Pablo Biró, a representative of one pilots union, is ready to fight Milei’s expected cuts at government-run carrier Aerolineas Argentinas, which last year posted $200 million in losses. “They’re going to have to literally kill us," Biró said on national radio.

Millions of other state workers fear mass firings. During the campaign, Milei called the public sector a cancer that needed to be removed.

Outside the Ministry of Women, Gender and Diversity, Daniela Aranciva, an administrative adviser, gave a look of anguish as she talked about the possibility of losing her job. “It is going to disappear, something so important," she said.

More than 120 public employees in a remodeled warehouse work at promoting gender-equality policies and trying to ensure companies keep to diversity guidelines. “All that we have left is to resist and organize in the streets," Aranciva said.

Milei said he won’t be pressured by protests. He sees his 11-point victory over Economy Minister Sergio Massa as a mandate to remake a country that has lurched from one crisis to the next. Milei, the first economist elected president in Argentina, said the surge in domestic stock and bond prices after his win was a sign of market confidence in his plans.

Milei said closing the central bank is nonnegotiable, and he still wants to swap the battered peso with the U.S. greenback to prevent Argentina from printing money to cover government spending. How quickly he will move, though, is uncertain.

“The next six months are going to be very hard," said Milei. Failing to act, he added, will worsen the economy. “We’re not a bunch of sadists here, trying to cause harm to the population," he said.

Raw market

Milei said he planned to close ministries and privatize state-owned companies, from energy giant YPF to the national railway system to government media. He wants to cut energy and transport subsidies and dismantle price and currency controls—measures that mainstream economists agree are necessary but will initially drive up inflation.

The president-elect’s proposed economic overhaul will coincide with billions of dollars in debt payments due next year to foreign bondholders and the International Monetary Fund. The IMF provided a bailout to Argentina in 2018. Argentina has since depleted its international reserves and has limited access to debt markets.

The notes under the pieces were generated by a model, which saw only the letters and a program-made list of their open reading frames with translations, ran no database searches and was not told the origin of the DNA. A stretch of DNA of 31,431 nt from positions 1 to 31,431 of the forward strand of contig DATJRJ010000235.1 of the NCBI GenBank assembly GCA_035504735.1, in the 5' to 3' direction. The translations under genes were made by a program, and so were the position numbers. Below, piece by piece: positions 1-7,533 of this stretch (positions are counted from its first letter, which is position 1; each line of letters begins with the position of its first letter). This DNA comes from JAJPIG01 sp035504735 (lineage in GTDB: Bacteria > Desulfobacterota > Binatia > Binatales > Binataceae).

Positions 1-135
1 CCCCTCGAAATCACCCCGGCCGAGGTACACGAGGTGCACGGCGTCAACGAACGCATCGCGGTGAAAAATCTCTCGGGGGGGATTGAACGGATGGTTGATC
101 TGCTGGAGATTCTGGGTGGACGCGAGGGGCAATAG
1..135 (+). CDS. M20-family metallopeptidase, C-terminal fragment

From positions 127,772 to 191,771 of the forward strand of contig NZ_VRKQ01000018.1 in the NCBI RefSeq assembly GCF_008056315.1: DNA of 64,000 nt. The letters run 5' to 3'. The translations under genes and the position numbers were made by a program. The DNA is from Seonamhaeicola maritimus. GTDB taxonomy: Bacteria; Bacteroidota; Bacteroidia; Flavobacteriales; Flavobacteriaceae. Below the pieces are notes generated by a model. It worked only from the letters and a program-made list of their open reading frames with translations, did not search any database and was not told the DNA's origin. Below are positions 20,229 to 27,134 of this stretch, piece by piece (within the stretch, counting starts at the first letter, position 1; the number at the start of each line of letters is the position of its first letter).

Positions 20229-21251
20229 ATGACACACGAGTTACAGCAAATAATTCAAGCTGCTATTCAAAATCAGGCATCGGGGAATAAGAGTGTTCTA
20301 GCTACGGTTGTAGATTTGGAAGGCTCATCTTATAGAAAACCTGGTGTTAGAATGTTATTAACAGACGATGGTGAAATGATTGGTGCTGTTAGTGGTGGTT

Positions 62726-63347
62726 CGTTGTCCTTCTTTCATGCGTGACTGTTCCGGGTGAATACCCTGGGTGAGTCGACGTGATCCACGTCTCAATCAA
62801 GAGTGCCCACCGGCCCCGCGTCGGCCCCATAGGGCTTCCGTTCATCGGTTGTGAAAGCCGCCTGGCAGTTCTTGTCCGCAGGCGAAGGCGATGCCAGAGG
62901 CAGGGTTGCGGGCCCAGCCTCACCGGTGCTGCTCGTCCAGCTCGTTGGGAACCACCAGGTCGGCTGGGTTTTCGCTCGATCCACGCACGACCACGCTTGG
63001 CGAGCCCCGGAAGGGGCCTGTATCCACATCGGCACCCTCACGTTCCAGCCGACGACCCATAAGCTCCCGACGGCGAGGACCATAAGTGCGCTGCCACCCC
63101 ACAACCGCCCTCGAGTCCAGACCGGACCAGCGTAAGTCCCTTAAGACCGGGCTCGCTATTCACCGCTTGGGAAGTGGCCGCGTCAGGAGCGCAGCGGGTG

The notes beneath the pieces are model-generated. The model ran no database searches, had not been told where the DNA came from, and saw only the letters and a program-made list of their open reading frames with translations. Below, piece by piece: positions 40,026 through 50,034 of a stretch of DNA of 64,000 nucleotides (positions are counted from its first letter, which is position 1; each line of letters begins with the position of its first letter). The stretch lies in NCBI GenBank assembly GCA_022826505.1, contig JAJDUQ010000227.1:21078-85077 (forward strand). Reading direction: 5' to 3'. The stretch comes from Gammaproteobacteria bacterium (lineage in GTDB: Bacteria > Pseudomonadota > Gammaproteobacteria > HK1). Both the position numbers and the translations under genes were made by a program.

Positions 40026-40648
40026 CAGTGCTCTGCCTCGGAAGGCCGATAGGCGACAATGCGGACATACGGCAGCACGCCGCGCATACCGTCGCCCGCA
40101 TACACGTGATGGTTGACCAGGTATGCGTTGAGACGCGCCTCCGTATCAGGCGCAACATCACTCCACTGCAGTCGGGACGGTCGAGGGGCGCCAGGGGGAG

Behind Milei’s pledges are a deep belief in the economic teachings of Murray Rothbard, an American economist who championed free markets, and Milton Friedman, the Nobel Prize-winning economist from the University of Chicago, who blamed government spending for stoking inflation.

Milei, who holds advanced degrees in economics, says he is an anarcho-capitalist, an economic philosophy that favors stateless societies, free of governments and kept orderly by pacts and private agencies. He once taught university-level economics but said he abandoned mainstream theories after reading an essay by Rothbard, who died in 1995. Rothbard believed taxation was state theft, opposed central banks and said monopolies were only a problem when governments imposed them.

“While I was reading it, I thought, I’ve been deceiving my students for so many years," Milei said. In public appearances, he rails against socialism. Capitalism, he says, is the only system with a proven record of sustainably improving living standards. He worked for more than 15 years as an economist for Corporación América, a holding company that invests in such sectors as energy, transportation, real estate and agriculture.

Signs of Milei’s postelection moderation are welcomed by Wall Street investors concerned about his ability to govern. The president-elect is expected to appoint to his cabinet several former ministers of Mauricio Marci, the center-right president from 2015 to 2019, when Argentina took on billions in debt and was hit by a currency crisis that prompted the IMF bailout. Macri’s endorsement greatly aided Milei’s election victory.

For now, Milei’s priority is to balance the budget with spending cuts, including to scores of public works projects that were started by current President Alberto Fernández.